Inquiry-based learning involves students doing investigations over extended periods of time that allow them to acquire and utilize scientific process skills in context. Through inquiry-based learning, students learn how to conduct scientific investigations in situations that have personal meaning to them and in ways that help them to understand the value of science as inquiry. Inquiry investigations also require students to apply the evidence gained through experimentation to develop and revise their own explanations for scientific phenomena. After students analyze and synthesize the data from their investigations, inquiry-based learning involves students communicating the results of their investigations to their peers. Through asking questions and obtaining answers, students also develop knowledge of science content.

In other words, inquiry-based learning cannot be implemented simply by having students read a textbook.

Thankfully, Timmer expressed my thoughts even better than I could:

...Discovery faces at least one very significant challenge in its anti-evolution campaign: evolution is overwhelmingly accepted by the scientific community because the evidence for it is extensive and comprehensive. Taking on that evidence runs the risk of simply emphasizing its significance, so EE maneuvers its way around this roadblock by using (and abusing) an approach to teaching called inquiry-based learning (IBL).

IBL avoids the rote memorization endemic in past science classes by having a teacher guide students through a limited version of the scientific process. Students are given a question or problem, provided with the opportunity to obtain information and data relevant to that problem, and then guided through the process of analyzing that information and reaching conclusions based on it. This isn't an "anything goes" approach to science education, though-teachers and lesson plans play an extremely important role in ensuring the students obtain accurate and relevant information and adhere to the rules of logic when drawing conclusions based on it. After all, it's not a good educational method if students come out of it deciding that the force of gravity is random or unmeasurable.

Trained professionals can lead students through IBL exercises. EE gives its authors the chance to determine what information is relevant for students in order to apply IBL to evolution, taking the teachers and professional educators out of the equation. It neatly dodges the issue of the vast evidence that has led to the acceptance of evolution by the scientific community; the book's introduction says that the students will see that in their normal textbooks anyway, so EE's authors can simply present an abbreviated version of mainstream science.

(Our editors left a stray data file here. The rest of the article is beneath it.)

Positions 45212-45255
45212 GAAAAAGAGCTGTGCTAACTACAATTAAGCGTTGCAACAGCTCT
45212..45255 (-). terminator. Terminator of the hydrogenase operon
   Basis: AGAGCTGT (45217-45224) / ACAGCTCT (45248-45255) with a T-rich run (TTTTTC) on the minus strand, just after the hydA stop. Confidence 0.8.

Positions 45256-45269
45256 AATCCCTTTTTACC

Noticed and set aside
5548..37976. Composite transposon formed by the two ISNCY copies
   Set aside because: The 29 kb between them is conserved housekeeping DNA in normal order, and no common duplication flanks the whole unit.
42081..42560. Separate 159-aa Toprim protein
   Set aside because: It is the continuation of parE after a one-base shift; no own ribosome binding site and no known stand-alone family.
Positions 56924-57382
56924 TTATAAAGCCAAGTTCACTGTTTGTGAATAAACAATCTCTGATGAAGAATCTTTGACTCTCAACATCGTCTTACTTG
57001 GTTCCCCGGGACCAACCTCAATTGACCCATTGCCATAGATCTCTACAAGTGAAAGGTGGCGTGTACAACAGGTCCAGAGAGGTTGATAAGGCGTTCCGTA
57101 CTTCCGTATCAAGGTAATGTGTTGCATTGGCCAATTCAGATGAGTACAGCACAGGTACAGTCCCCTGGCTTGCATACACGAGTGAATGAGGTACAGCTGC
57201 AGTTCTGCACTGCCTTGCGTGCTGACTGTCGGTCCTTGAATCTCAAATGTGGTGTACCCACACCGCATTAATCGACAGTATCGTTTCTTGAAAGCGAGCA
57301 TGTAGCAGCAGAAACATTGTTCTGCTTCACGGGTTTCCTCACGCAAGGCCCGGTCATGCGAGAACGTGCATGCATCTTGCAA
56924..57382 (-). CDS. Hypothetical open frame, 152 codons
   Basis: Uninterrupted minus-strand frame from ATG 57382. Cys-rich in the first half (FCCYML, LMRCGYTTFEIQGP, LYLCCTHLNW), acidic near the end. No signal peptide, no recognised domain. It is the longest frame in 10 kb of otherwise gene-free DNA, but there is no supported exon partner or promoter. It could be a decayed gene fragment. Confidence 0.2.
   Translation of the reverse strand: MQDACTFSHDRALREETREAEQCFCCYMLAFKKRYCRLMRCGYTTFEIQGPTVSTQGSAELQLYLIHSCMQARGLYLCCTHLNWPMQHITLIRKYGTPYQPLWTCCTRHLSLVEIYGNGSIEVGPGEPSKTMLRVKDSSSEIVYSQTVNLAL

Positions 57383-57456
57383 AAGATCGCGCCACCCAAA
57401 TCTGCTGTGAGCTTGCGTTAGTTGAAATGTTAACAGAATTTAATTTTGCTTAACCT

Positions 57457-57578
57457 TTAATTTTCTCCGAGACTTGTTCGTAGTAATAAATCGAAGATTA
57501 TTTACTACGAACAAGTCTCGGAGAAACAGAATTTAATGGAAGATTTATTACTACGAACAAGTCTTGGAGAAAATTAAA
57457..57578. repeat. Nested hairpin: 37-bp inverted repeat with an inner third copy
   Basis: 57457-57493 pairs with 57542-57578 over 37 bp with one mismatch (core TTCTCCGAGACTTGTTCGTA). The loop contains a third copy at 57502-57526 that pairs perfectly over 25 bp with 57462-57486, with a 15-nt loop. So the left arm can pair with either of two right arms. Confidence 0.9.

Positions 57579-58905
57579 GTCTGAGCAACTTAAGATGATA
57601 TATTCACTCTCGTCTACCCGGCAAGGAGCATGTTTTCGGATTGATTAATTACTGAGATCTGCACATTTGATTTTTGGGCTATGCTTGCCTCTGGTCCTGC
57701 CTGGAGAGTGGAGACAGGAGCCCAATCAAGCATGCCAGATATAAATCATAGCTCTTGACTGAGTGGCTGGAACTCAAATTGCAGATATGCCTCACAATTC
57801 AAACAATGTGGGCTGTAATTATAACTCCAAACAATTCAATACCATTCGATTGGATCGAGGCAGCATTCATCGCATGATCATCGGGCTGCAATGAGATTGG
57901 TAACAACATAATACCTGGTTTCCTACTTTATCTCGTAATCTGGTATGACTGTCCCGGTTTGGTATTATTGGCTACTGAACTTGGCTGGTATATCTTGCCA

Perhaps more significantly, it omits the entire process of assisting students in reaching a conclusion. It divides evolution into a series of topics that are discussed separately. Each topic includes a case for standard science, a reply to it, and then a further discussion area, where it switches back and forth between the two. The text assiduously avoids suggesting that any conclusion can be reached at all. At best, it could be described as a partial implementation of IBL, if it weren't for the atrocious presentation of scientific information it contains...

So it appears that I was right. Explore Evolution does not implement an authentic inquiry-based approach. This is just another attempt to use a catchy phrase to dress up the same old anti-evolution arguments.

We're all familiar with that strategy:

[youtube=http://www.youtube.com/watch?v=dqNH-Hnsfgg]

Funding, values, and the Kansas State Board of Education

Thursday, September 25th, 2008

The race to determine who represents District 6 on the Kansas State Board of Education promises to be a close one. Democrat Christopher Renner is challenging one-term incumbent conservative Republican Kathy Martin in November's general election.

The litmus test this year seems to be the issue of the state science standards: how should they evolve? Martin, a staunch opponent of evolution, stated in May of 2005, "We are not going to give up until the standards say what we want them to say." She is also on the record as stating that her pro-science opponent, Renner, does not have "the values north-central Kansas citizens want guiding education for children." Martin also claimed in a fund-raising letter,